Would you know if you had ovarian cancer? Learn about this rare, yet deadly cancer.
The ovaries are about the size of an almond. With that in mind, would you be able to detect a change in this small, yet important reproductive organ?
Ovarian cancer will likely affect a little more than 22,000 women this year and more than 14,000 will die from the disease. The truth is ovarian cancer is difficult to detect because the symptoms could be misread as other ailments. The common symptoms include:
- Pain or discomfort in the lower part of the abdomen
- Frequent urination
- Sudden weight gain or loss
- Abnormal vaginal bleeding
- Lack of energy
Screening is difficult
In its early stages, ovarian cancer is hard to detect. Your gynecologist is not like to find tumors during routine pelvic exams. As discussed before you may not realize the symptoms are related to ovarian cancer.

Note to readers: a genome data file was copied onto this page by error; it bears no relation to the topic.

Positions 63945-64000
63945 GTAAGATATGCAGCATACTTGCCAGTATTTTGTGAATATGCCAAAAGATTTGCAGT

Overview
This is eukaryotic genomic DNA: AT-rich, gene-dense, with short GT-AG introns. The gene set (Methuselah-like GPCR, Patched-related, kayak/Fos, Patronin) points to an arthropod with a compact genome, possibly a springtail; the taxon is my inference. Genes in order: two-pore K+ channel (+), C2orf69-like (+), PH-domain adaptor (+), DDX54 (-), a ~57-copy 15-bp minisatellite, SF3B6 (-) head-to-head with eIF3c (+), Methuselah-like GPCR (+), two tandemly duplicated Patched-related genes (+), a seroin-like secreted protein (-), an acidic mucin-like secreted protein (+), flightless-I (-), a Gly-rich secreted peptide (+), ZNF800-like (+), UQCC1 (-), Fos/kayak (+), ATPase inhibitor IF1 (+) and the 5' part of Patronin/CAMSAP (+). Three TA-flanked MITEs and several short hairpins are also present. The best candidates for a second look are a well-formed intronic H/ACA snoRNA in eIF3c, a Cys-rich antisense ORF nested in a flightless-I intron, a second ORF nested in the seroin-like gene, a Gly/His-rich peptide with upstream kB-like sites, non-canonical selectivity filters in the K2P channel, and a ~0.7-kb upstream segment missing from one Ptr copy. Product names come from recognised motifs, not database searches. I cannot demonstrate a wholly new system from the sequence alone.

Who's at risk?
Risk factors have been identified for ovarian cancer and include:
- Age – 50 years or older
- Family history – especially if your mother, sister or daughter has been diagnosed
- Not birthing a child or not giving birth until after age 30
- Personal history of breast cancer or endometrial cancer
If you have certain risk factors for ovarian cancer, your doctor may recommend a transvaginal ultrasound to check for tumors. Another possible diagnostic test is a blood screening to measure the level of the protein CA-125, which is often elevated in women with ovarian cancer.
It is important to inform your doctor of your family history of cancer. If you are suffering from symptoms lasting more than a couple weeks, talk to your doctor. Learn more about the Cancer Care services offered at Regional. To have our health questions answered for a physician referral, call our free Consult-A-Nurse® services at 1-888-741-5119.